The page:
Mr. Young

Alan E. Young

CEO & Co-founder

Puzzle Partner, Ltd.

Alan E. Young began his travel and hotel technology focused career 25 years ago in operations at the Four Seasons Hotels in Toronto. As his passion for the technology aspect of the hospitality industry intensified, he transitioned from operations and began to focus on the technologies that were going to be propelling the hotel and travel industry forward for many years to come.

Today, Mr. Young is the President and Co-Founder of Puzzle Partner Ltd., a strategic and tactical marketing and public relations firm that specializes in helping travel and hotel technology companies achieve winning performance and dramatic growth. Through the implementation of proper messaging and content strategies, Puzzle Partner enables their clients to garner greater visibility and ultimately an increase in revenues.

Previously, Mr. Young has held key executive positions with Newtrade Technologies (Expedia), Hotel Information Systems (Softbrands), Hotel Booking Solutions and Infor, the worlds third largest ERP software company Mr. Young is past Chair of the Board of Directors of the Open Travel Alliance, a global hospitality/travel industry technology standards association. Mr. Young has also been very involved with other industry organizations most notably AHLA, HEDNA and HTNG.

He is a sought-after guest speaker that has been invited to present at World Travel Mart, ITB, HITEC, HEDNA, The HOT Conference and several other global industry events. Mr. Young also sits on the Advisory board of several innovative travel technology firms helping them develop their sales, branding and marketing strategies in order that they gain a very quick foothold in an extremely complex and competitive industry.

Please visit www.puzzlepartner.ca for more information.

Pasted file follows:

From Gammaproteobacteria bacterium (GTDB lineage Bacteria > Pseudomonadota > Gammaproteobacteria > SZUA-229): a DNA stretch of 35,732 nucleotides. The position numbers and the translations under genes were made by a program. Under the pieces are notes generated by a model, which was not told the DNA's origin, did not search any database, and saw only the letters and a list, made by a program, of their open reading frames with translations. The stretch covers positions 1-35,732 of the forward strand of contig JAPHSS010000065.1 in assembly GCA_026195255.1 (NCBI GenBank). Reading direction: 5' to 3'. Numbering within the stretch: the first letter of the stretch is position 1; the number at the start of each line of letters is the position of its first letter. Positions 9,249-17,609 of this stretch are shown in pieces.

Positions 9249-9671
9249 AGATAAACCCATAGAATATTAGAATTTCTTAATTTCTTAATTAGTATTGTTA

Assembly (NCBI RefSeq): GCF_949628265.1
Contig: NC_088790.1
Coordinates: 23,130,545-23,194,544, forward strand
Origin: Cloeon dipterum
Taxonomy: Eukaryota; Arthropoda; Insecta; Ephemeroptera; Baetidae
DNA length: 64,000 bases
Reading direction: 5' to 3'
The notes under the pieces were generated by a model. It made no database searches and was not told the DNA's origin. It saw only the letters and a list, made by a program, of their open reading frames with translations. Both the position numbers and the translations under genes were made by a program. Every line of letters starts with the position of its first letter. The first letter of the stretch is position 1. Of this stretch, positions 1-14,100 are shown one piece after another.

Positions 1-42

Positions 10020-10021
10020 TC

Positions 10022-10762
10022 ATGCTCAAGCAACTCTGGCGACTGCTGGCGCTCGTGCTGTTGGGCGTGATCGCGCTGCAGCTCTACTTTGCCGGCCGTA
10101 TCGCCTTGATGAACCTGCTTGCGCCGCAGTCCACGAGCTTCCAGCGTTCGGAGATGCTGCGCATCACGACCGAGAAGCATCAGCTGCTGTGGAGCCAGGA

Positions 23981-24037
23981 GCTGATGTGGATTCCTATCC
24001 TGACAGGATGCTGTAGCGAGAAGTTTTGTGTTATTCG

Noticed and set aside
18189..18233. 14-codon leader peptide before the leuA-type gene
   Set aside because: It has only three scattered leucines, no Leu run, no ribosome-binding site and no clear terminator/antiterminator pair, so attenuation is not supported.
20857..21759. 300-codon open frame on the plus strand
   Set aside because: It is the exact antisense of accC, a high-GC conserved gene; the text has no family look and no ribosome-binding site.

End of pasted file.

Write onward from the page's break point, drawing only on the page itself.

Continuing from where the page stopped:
Mr. Young can be contacted at 705-241-5244 or alan@puzzlepartner.ca

Coming Up In The April Online Hotel Business Review




Feature Focus
Guest Service: The Personalized Experience
In the not-too-distant future, when guests arrive at a hotel, they will check themselves in using a kiosk in the lobby, by- passing a stop at the front desk. When they call room service to order food, it will be from a hotel mobile tablet, practically eliminating any contact with friendly service people. Though these inevitable developments will likely result in delivered to their door by a robot. When they visit a restaurant, their orders will be placed and the bill will be paid some staff reduction, there is a silver lining Ė all the remaining hotel staff can be laser-focused on providing guests with the best possible service available. And for most guests, that means being the beneficiary of a personalized experience from the hotel. According to a recent Yahoo survey, 78 percent of hotel guests expressed a desire for some kind of personalization. They are seeking services that not only make them feel welcomed, but valued, and cause them to feel good about themselves. Hotels must strive to establish an emotional bond with their guests, the kind of bond that creates guest loyalty and brings them back time and again. But providing personalized service is more than knowing your guests by name. Itís leaving a bottle of wine in the room of a couple celebrating their anniversary, or knowing which guest enjoys having a fresh cup of coffee brought to their room as part of a wake-up call. Itís the small, thoughtful, personal gestures that matter most and produce the greatest effect. The April issue of the Hotel Business Review will document what some leading hotels are doing to cultivate and manage guest satisfaction in their operations.